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For a film that takes thinly veiled sideswipes at teen saga ‘Twilight’, Mark Waters’ ‘Vampire Academy’, also a novel-to-movie adaptation, is quite the hypocrite. Moviemakers often parlay vampirism as an excuse for soft porn (owing, as popularized by Stephenie Meyer, to vampires’ inexhaustible libido) and like 2012’s ‘Vamps’ starring Alicia Silverstone and Krysten Ritter, ‘Vampire Academy’ uses blood-sucking creatures as mere scaffolding for a high school-set who’s-dating-who plotline, with exposed throats and PG-rated making out to get pulses jumping. While ‘Twilight’ brutalized the soul-sucking vampire’s bite, this movie likens it to climax.
‘New York Times’’ bestselling author Richelle Mead’s world is peopled by three vampire types: the Moroi, the Strigoi and the Dhampir. Protagonist Rosemarie “Rose” Hathaway (Zoey Deutch) is a Dhampir, a vampire-human half-breed who is training to be the guardian of Vasilisa “Lissa” Dragomir (Lucy Fry), heir to the throne of the Moroi (magic-proficient vampires who control fire, earth, air and water).
These vampires are the real deal: they don’t sleep in coffins or shirk sunlight and they don’t – God forbid – sparkle like a certain storybook counterpart, Rose narrates in a wry voice-over that sounds uncannily like Ellen Page in 2007’s ‘Juno’. Runaways from the Hogwarts-y St. Vladimir’s academy, Rose and Lissa are accosted outside their hideaway by “guardians” from the school, led by Dimitri Belikov (played by Danila Koslovsky, a Jack Black look-alike but with biceps).
Once the truants are back in class, Lissa sets about reclaiming her once lofty rung on the social ladder now occupied by Mia Rinaldi (Sami Gayle), who is dating her ex-boyfriend. None of the high school-corridor repartee – the type where someone calls someone else “blood whore” – contains any of the bite of director Mark Waters’ ‘Mean Girls’. Meanwhile, Rose hones her stamina and karate kicks to protect Lissa under the tutelage of the hunky Belikov. Rose and Lissa share a one-way telepathic bond which, when extraneously activated, causes Rose to swoon into a yellow-eyed vertigo and become horrified spectator to Lissa’s secret rapprochement with a sexy Strigoi male Christian Ozera (Dominic Sherwood), a blood-thirsty, animalistic breed of vampire.
As Lissa’s mumsy-though-smart-mouthed minder, Rose, who doesn’t appear to have friends of her own, rushes around campus ensuring her hapless best friend doesn’t fraternize with the vixenish vamps of Mia’s ilk.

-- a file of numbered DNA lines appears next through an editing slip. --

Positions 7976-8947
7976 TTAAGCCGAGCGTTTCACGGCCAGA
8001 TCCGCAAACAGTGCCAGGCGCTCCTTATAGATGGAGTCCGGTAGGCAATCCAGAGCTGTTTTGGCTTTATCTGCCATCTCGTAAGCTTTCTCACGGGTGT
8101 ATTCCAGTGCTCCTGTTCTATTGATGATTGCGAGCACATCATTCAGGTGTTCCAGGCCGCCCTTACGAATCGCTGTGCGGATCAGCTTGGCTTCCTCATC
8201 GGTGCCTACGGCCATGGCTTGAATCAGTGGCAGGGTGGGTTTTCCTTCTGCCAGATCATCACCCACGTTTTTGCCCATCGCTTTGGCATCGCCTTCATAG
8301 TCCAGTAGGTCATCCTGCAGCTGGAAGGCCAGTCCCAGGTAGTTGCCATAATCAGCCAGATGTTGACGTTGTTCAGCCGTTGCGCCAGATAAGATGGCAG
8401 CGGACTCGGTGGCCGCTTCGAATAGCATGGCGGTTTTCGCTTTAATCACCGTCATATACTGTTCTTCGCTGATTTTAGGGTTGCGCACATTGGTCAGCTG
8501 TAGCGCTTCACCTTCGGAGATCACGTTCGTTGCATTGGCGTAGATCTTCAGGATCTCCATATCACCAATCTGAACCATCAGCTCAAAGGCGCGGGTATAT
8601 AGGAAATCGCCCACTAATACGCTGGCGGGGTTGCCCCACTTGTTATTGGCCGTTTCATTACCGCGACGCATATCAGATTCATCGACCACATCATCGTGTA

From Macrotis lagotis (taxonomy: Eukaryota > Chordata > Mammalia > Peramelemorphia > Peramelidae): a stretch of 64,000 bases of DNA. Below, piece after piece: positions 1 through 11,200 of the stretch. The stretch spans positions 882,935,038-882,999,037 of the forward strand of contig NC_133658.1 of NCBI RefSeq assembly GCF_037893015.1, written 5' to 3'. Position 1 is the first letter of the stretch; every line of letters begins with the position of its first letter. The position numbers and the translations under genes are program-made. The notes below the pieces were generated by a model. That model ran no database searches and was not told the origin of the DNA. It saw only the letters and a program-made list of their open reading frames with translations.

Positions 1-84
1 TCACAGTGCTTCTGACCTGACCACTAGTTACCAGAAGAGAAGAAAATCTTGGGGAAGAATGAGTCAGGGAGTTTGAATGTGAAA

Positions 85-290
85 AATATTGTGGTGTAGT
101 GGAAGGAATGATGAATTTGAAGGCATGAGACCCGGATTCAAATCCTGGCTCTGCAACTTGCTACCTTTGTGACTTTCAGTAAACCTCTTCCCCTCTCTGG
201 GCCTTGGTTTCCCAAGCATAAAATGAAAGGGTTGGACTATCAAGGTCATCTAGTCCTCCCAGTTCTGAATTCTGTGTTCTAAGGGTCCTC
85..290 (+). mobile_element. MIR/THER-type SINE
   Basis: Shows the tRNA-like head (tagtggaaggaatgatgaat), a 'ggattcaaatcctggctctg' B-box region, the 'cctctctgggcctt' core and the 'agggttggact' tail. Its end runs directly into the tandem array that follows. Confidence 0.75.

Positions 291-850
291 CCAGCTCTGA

Princess Lissa’s manufactured British accent (an effort to inject “royal” into an otherwise flat-as-a-crépe character) and the Russian names at a school in rural Montana aren’t the only implausibilities. The whirlwind proceedings (much ado about nothing and too fast to glean who’s doing what and why) become exhausting even before Lissa starts receiving death threats scrawled in what appears to be smudged red lipstick on her wall with “beware” misspelt, and a disemboweled fox is hung outside her door by an ailing vampire who wants to steal her healing powers. When a vampire film doesn’t even have the budget to make blood look believable – to say nothing of the CGI effects – it’s time to leave the movie theatre.
Zoey Deutch’s whip-smart comic timing as Rose Hathaway is the sole buttress in an otherwise crumbling debacle. After nearly ramming her friend Natalie (Sarah Hyland) in a dark corridor at night after mistaking her for a Strigoi, Rose fumes, “What were you thinking? Trust me, you do not want to have to get a nose job in Montana!”
Deutch is a bright buttercup amidst weeds, but this isn’t the only reason for the film’s somewhat parodic quality. While there is no nudity but cleavage-baring aplenty, the notion intrudes that you’re watching “American Pie” draped in “Harry Potter” costuming – particularly when Rose, for no reason at all, is overcome with lust for her teacher, Belikov because of a cursed love pendant, despite that Lissa is in mortal peril.
While the somewhat niche-y vampire genre has always been love-it-or-hate-it, films like “Buffy the Vampire Slayer” made it entertaining; but in the case of Vampire Academy there isn’t much choice between the two.